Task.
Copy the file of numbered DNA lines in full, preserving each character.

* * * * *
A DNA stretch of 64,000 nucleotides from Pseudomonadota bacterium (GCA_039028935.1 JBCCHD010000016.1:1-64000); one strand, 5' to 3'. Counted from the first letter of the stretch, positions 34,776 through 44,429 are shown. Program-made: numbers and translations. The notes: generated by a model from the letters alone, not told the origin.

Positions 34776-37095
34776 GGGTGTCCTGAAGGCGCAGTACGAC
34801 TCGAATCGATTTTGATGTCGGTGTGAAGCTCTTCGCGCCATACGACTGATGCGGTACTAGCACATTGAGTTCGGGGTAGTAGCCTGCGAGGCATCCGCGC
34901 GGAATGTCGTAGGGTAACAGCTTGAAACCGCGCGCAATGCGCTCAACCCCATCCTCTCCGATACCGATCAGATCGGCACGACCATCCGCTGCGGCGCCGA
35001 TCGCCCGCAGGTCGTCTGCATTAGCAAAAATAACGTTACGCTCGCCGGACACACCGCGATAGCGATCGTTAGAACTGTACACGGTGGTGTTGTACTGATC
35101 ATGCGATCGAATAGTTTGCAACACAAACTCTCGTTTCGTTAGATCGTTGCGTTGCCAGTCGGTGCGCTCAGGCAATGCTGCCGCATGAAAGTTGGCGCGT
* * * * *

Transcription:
A DNA stretch of 64,000 nucleotides from Pseudomonadota bacterium (GCA_039028935.1 JBCCHD010000016.1:1-64000); one strand, 5' to 3'. Counted from the first letter of the stretch, positions 34,776 through 44,429 are shown. Program-made: numbers and translations. The notes: generated by a model from the letters alone, not told the origin.

Positions 34776-37095
34776 GGGTGTCCTGAAGGCGCAGTACGAC
34801 TCGAATCGATTTTGATGTCGGTGTGAAGCTCTTCGCGCCATACGACTGATGCGGTACTAGCACATTGAGTTCGGGGTAGTAGCCTGCGAGGCATCCGCGC
34901 GGAATGTCGTAGGGTAACAGCTTGAAACCGCGCGCAATGCGCTCAACCCCATCCTCTCCGATACCGATCAGATCGGCACGACCATCCGCTGCGGCGCCGA
35001 TCGCCCGCAGGTCGTCTGCATTAGCAAAAATAACGTTACGCTCGCCGGACACACCGCGATAGCGATCGTTAGAACTGTACACGGTGGTGTTGTACTGATC
35101 ATGCGATCGAATAGTTTGCAACACAAACTCTCGTTTCGTTAGATCGTTGCGTTGCCAGTCGGTGCGCTCAGGCAATGCTGCCGCATGAAAGTTGGCGCGT